It’s a few days to Labor Day, when starters rest and general managers sweat. Starting with a visit to the St. Louis Rams on Thursday night, the focus shifts to the bottom half of the Kansas City Chiefs’ roster, the underbelly and the understudies. And the tail end of what’s been one of the more competitive preseasons — good depth, tough choices — along Lancer Lane in recent memory.
“I would rather have it that way,” offered wideout Frankie Hammond, one of the bubble candidates who might be in a position to clinch — or cough up — one of those aforementioned roster spots. “That way, it brings the best out of everybody. Of course, potentially down the line, of course, all of us can’t stay here, but somebody else is looking.”
Closer than ever, you’d have to feel. In the late summer of 2013, the Chiefs were culling the leftovers of the Seattles and San Franciscos of the world, the cream of the NFC at the time, to help rebuild and reshape the locker room in the post-Pioli Era. But the consensus now is that the tables have turned a bit, and that other clubs might be looking to the Andy Gang’s extra bodies to help patch up any unseen early-September holes.
“It’s awesome; it’s great,” Chiefs quarterback Chase Daniel said. “You want everybody playing well in the preseason — not just quarterbacks, but in general, just the whole team. You want good film and you want to make coaches’ decisions hard.”
And these guys have made a hard week for general manager John Dorsey and his band of merry men even harder:
FIVE (ISH) CHIEFS WITH MOST TO GAIN (OR LOSE) IN PRESEASON WEEK 4
1. Da’Ron Brown, WR. Dude looks like a natural slot man — crafty, quick and sure-handed. But the rookie out of Northern Illinois is up against the typical late-August conundrum for NFL newbies: He’s a late-round draft pick (seventh) at a position where there could be a numbers crunch. The Chicago native hasn’t received significant offensive snaps since his 32 in Arizona during Week 1 of the preseason, and he wasn’t bad: four catches, 30 yards and a touchdown grab. But wily vets Hammond (74 snaps, +0.3 ProFootballFocus grade) and Fred Williams (73 snaps, +5.4) have looked better, or at least looked better while Chase Daniel has been directing traffic. Plus, Hammond’s comfort — and trust from the coaching staff — in the return game probably pushes him closer to the “safe” zone.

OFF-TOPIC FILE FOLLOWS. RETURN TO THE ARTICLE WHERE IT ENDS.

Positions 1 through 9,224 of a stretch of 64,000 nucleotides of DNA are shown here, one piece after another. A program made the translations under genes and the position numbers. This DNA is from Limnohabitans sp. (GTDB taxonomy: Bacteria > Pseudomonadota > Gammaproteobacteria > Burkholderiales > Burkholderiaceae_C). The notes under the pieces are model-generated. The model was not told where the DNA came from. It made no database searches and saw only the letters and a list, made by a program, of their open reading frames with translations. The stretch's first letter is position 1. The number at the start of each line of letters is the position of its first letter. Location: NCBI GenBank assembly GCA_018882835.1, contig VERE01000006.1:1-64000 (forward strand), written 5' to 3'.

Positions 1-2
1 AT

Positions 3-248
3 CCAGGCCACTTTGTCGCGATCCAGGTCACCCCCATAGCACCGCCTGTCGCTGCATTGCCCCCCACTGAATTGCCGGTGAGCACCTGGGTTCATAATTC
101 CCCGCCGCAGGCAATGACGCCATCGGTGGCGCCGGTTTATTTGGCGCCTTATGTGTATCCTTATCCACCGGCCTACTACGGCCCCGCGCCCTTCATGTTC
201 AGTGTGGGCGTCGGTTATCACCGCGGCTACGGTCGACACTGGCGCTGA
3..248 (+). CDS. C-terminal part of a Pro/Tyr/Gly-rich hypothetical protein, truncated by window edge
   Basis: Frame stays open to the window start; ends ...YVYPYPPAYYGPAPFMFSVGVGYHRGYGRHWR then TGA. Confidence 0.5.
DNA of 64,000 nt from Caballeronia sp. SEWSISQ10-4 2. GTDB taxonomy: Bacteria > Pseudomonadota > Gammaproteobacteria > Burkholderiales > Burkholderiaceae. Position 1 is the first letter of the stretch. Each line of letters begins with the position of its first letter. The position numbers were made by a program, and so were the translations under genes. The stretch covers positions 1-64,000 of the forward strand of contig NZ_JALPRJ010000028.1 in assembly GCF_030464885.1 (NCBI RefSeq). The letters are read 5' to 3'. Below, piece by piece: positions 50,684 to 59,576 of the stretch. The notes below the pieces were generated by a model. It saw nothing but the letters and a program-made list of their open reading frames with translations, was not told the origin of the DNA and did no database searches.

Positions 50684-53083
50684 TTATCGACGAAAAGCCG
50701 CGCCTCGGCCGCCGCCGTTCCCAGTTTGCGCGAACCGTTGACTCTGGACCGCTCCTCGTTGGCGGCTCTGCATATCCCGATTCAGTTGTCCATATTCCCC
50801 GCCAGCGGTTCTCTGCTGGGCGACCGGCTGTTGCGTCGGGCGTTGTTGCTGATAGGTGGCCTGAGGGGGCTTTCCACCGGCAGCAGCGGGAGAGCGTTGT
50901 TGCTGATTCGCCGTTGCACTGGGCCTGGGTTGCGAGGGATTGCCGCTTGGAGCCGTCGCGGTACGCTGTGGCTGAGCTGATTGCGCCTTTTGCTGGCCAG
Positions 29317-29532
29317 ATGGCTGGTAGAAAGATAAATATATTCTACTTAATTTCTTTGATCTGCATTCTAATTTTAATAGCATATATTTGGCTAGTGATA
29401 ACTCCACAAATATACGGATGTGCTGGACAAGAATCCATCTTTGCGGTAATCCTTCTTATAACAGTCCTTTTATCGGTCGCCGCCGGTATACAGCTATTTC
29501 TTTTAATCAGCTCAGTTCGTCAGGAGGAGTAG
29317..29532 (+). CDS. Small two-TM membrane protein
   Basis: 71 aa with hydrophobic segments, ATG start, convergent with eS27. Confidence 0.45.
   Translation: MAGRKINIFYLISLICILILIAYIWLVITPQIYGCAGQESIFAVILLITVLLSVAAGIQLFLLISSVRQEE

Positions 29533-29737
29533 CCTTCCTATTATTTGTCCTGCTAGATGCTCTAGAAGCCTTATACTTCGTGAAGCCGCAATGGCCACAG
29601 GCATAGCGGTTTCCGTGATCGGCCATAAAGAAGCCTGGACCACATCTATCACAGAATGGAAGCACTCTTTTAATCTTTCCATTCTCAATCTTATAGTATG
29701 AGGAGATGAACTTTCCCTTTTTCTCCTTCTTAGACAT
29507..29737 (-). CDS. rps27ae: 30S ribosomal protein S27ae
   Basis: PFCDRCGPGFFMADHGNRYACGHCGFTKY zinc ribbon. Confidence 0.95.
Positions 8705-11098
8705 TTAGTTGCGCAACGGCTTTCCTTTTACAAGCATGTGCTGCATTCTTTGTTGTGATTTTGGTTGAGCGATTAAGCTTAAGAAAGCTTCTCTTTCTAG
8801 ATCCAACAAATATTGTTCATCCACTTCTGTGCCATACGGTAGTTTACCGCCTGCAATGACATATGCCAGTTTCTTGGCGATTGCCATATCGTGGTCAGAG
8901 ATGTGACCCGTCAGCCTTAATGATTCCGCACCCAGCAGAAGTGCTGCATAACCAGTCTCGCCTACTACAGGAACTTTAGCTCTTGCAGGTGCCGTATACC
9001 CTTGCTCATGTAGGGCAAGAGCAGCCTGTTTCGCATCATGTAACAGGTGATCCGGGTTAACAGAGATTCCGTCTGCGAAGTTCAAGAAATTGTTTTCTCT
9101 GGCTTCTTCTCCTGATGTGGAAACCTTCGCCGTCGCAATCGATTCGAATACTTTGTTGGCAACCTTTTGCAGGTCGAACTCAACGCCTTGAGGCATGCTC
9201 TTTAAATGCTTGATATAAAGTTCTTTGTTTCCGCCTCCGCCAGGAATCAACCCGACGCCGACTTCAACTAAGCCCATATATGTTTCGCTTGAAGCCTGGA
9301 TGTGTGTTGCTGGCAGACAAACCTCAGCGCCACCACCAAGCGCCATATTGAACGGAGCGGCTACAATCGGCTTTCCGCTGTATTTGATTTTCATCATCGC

2. Ryan Taylor, TE. The Chiefs look more dangerous with multiple tights on the field. Alex Smith looks more dangerous with multiple tights on the field. The only debate is which guy — Taylor (PFF grade: -0.3), Richard Gordon (PFF: +0.8) or oft-injured project Demetrius Harris — sticks as the third man at the position. Harris’ health (again) could play a factor here, although Taylor seems the most capable pass-catcher of the three.
3. Sanders Commings, S. For the first time in a long time, we’ve been able to see at least a little of what the former Georgia standout — and to call him ‘oft-injured’ would be like calling Miley Cyrus ‘subtle’ — can do. Unfortunately, it hasn’t been that, well, spectacular (PFF: -2.1 overall, -2.2 in pass coverage in 30 snaps). Cornerback Sean Smith’s suspension gums up the works a bit as far as secondary projections go, but the return of Eric Berry and the special-teams creds of Kelcie McCary and Daniel Sorensen likely have Commings in a pickle.
4. Nick Williams, DL. The second-year man out of Samford has logged the most preseason snaps (101, unofficially) of any Chiefs defender, and looked all right doing it, for the most part (one sack, one hurry, PFF: -2.5). So either the brass like what he’s giving them with the reserves, or they’ve been serving him a heck of a springboard to a roster spot somewhere else.
5a. Jarrod Pughsley, OL. Meet the anti-Williams. Pughsley has played a lot (95 August snaps) but hasn’t impressed; His -4.6 PFF grade (-4.1 as a run blocker) is the third-lowest of any Chiefs lineman with at least 40 preseason snaps behind Paul Fanaika (-5.4) and Laurent Duvernay-Tardif (-7.0).
5b. Zach Fulton, OL. Someone’s going to be Mitch Morse’s backup/insurance. Will Fulton look good enough at center against live competition to make Eric Kush, one of the stars of the spring/OTA period, seem redundant? It’s a cruel league, boys and girls. And this week is among the cruelest of ‘em all.